Sam Tanenhaus is a historian, biographer, and writer-at-large for The New York Times who is writing a biography of William F. Buckley, Jr.
Matt Tyrnauer is a filmmaker and award-winning journalist, who was editor-at-large, special correspondent and now contributing editor for Vanity Fair, where he served as Gore Vidal’s editor.
Richard Wald is former head of NBC News and former Vice President at ABC News.
James Wolcott is a columnist for Vanity Fair.
About the Filmmakers
Morgan Neville (Director/Producer) is a documentary filmmaker whose films focus on culture. His acclaimed film 20 Feet From Stardom won the 2014 Academy Award for Best Documentary as well as a Grammy Award for Best Music Film in 2015. His documentary, Best of Enemies, was shortlisted for the 2016 Academy Award and nominated for an Independent Spirit Award for Best Documentary. Neville has been nominated for three additional Grammys for his films: Respect Yourself: The Stax Records Story, Muddy Waters Can’t Be Satisfied and Johnny Cash’s America; and won an Emmy Award for his film Hank Williams: Honky Tonk Blues. Neville’s non-music films include The Cool School and Beauty Is Embarrassing. Recent projects include Chelsea Does, a four-part documentary series, and Keith Richards: Under the Influence, both for Netflix. His latest film, The Music of Strangers: Yo-Yo Ma and The Silk Road Ensemble, was released by The Orchard and HBO in June 2016.
Robert Gordon (Director/Producer) is a Grammy Award-winning writer and filmmaker. His work has focused on the music, art, and politics of the American south. His films include William Eggleston’s Stranded in Canton, Respect Yourself: The Stax Records Story, and the verité shocker, Very Extremely Dangerous. His work has been broadcast on PBS, A&E, and numerous international networks, and has been exhibited at the Whitney, LACMA, Haus Der Kunst (Munich) and many other international museums. His first book was It Came From Memphis and his latest is Respect Yourself: Stax Records and the Soul Explosion.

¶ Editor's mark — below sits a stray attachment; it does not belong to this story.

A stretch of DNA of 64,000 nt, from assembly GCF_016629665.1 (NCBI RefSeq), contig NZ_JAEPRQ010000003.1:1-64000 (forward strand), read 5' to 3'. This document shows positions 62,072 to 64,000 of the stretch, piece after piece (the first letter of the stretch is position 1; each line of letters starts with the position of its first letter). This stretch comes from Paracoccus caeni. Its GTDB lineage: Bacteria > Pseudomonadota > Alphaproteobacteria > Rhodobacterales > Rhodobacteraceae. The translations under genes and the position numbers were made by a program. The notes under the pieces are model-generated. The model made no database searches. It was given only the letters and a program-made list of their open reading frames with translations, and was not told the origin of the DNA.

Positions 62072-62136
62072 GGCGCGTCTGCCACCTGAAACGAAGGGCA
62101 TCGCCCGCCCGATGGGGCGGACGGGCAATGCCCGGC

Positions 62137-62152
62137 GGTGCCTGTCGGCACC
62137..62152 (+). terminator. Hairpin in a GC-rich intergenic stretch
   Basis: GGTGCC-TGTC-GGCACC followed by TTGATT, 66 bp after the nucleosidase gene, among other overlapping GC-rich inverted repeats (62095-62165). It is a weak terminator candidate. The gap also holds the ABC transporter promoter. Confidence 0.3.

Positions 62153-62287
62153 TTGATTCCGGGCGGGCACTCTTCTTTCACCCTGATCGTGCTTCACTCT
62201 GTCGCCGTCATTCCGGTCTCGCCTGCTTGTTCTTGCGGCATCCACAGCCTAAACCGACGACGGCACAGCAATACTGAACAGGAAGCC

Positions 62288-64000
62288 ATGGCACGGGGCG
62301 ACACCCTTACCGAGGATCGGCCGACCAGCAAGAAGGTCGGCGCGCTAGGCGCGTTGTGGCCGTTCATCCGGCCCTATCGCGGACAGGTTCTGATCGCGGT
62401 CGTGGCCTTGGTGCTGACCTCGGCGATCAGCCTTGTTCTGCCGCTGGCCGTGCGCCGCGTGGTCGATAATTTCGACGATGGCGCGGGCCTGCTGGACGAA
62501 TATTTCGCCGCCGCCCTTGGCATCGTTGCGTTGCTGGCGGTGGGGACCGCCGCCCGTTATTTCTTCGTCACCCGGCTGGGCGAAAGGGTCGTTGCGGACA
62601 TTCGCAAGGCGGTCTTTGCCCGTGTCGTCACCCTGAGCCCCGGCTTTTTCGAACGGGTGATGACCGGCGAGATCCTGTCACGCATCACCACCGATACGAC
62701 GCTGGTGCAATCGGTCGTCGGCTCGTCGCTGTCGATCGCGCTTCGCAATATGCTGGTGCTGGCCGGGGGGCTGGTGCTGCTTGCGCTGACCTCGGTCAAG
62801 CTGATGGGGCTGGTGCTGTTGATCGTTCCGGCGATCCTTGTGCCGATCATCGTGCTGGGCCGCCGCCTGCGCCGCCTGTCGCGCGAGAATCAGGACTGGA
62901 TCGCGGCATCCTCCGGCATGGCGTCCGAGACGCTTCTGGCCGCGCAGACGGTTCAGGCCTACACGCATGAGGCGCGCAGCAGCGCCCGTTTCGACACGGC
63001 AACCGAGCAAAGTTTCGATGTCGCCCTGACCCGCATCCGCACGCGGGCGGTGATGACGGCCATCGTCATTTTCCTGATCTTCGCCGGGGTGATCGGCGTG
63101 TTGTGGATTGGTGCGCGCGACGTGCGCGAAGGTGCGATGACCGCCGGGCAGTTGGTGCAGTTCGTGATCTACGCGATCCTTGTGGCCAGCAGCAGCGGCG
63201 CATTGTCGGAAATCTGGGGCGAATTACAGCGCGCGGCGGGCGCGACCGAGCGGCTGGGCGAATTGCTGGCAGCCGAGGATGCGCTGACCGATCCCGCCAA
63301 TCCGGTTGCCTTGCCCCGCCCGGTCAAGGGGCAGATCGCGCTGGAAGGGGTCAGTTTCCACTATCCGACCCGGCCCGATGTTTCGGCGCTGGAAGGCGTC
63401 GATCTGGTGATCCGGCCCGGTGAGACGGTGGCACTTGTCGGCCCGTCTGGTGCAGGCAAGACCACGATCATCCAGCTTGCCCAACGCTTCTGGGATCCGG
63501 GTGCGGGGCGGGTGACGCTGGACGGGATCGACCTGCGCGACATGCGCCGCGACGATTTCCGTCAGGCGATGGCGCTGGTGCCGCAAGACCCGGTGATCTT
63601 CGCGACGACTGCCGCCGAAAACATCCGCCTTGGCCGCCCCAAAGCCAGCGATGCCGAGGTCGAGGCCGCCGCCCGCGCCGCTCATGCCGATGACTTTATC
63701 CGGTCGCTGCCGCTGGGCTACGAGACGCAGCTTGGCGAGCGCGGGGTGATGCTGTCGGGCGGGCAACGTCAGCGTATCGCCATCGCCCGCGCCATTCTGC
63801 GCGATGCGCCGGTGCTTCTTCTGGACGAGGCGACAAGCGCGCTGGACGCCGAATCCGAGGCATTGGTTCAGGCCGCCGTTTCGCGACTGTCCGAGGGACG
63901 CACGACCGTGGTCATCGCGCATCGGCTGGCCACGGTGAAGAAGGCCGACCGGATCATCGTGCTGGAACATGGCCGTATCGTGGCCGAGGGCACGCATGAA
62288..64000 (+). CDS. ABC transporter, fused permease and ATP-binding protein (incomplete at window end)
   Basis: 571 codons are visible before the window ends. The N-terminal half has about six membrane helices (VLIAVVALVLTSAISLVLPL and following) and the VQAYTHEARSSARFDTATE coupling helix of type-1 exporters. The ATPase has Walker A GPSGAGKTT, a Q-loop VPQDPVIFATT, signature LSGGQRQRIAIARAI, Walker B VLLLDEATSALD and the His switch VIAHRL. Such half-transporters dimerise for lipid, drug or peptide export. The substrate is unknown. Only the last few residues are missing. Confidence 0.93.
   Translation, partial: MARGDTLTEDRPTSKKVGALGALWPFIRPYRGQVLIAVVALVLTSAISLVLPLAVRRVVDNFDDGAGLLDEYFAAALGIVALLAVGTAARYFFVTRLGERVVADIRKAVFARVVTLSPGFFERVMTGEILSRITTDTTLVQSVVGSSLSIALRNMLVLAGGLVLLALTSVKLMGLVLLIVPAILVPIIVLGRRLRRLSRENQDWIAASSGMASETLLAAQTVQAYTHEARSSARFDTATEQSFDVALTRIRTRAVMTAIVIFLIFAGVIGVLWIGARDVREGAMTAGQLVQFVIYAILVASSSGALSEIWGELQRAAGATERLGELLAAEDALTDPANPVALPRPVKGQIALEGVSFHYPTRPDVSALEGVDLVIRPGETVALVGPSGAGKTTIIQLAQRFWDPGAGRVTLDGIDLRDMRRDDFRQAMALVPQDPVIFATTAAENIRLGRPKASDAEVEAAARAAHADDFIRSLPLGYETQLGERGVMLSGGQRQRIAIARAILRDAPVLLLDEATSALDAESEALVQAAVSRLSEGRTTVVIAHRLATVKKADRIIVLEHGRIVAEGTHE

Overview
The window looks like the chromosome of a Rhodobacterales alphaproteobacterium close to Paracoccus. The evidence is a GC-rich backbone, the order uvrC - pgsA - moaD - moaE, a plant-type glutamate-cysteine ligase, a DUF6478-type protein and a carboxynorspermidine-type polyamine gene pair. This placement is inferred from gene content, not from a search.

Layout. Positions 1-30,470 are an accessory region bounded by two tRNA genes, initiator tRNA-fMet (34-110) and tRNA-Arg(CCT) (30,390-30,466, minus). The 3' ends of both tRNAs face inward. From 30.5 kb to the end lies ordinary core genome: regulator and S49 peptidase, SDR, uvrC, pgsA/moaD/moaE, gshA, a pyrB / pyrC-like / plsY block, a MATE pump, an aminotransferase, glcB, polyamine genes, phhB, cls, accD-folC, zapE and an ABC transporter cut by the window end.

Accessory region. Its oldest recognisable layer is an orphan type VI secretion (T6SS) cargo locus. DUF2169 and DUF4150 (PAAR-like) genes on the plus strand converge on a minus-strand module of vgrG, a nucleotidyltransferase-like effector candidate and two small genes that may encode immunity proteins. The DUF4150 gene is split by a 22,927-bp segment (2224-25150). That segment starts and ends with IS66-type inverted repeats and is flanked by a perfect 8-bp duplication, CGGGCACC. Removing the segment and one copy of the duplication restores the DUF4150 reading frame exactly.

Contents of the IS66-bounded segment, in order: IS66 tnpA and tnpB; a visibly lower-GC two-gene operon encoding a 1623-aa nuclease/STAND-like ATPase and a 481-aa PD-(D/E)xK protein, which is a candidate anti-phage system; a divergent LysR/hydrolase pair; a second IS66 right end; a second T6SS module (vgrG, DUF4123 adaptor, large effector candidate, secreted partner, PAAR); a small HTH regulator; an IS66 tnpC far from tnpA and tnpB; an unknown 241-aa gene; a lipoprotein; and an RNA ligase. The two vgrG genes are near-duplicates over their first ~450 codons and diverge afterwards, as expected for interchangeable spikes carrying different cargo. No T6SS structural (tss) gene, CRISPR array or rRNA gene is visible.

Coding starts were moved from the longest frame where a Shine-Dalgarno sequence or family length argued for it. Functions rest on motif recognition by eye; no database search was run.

Produced and Directed By Morgan Neville & Robert Gordon
Executive Producers: Julie Goldman & Clif Philips
Readings by Kelsey Grammer & John Lithgow
Co-Producer: Caryn Capotosto
Editors: Eileen Meyer & Aaron Wickenden
Consulting Producer: Tom Graves
Associate Producer: Eileen Meyer
Composer: Jonathan Kirkscey
Executive Producer for ITVS Sally Jo Fifer
A Tremolo / Media Ranch Production
In Association with Motto Pictures and ITVS
With Support from JustFilms, Cinereach and Sundance Institute Documentary Film Program Best of Enemies is a co-production of Sandbar, LLC and the Independent Television Service (ITVS), with funding provided by the Corporation for Public Broadcasting (CPB).
This program was produced by Sandbar, LLC which is solely responsible for its content.
© 2015, Sandbar, LLC. All rights reserved.
About Independent Lens
Independent Lens is an Emmy® Award-winning weekly series airing on PBS Monday nights at 10:00pm. The acclaimed series, with Lois Vossen as executive producer, features documentaries united by the creative freedom, artistic achievement, and unflinching visions of independent filmmakers. Presented by ITVS, the series is funded by the Corporation for Public Broadcasting, a private corporation funded by the American people, with additional funding from PBS, the John D. and Catherine T. MacArthur Foundation, Wyncote Foundation, and the National Endowment for the Arts. For more visit pbs.org/independentlens. Join the conversation: facebook.com/independentlens and on Twitter @IndependentLens.